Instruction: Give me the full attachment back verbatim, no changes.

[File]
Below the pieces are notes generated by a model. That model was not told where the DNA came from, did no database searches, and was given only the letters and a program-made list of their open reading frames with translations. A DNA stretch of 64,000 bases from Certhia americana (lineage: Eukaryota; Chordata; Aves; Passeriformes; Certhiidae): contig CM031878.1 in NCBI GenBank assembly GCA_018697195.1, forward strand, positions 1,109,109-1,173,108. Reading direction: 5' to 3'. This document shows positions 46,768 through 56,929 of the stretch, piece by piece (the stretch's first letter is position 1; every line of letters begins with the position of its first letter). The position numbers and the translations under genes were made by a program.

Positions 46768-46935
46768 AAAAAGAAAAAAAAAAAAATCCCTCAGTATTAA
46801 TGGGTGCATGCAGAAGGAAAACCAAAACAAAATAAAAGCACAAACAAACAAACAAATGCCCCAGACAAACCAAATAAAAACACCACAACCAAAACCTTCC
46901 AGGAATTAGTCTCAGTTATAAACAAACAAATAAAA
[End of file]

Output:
Below the pieces are notes generated by a model. That model was not told where the DNA came from, did no database searches, and was given only the letters and a program-made list of their open reading frames with translations. A DNA stretch of 64,000 bases from Certhia americana (lineage: Eukaryota; Chordata; Aves; Passeriformes; Certhiidae): contig CM031878.1 in NCBI GenBank assembly GCA_018697195.1, forward strand, positions 1,109,109-1,173,108. Reading direction: 5' to 3'. This document shows positions 46,768 through 56,929 of the stretch, piece by piece (the stretch's first letter is position 1; every line of letters begins with the position of its first letter). The position numbers and the translations under genes were made by a program.

Positions 46768-46935
46768 AAAAAGAAAAAAAAAAAAATCCCTCAGTATTAA
46801 TGGGTGCATGCAGAAGGAAAACCAAAACAAAATAAAAGCACAAACAAACAAACAAATGCCCCAGACAAACCAAATAAAAACACCACAACCAAAACCTTCC
46901 AGGAATTAGTCTCAGTTATAAACAAACAAATAAAA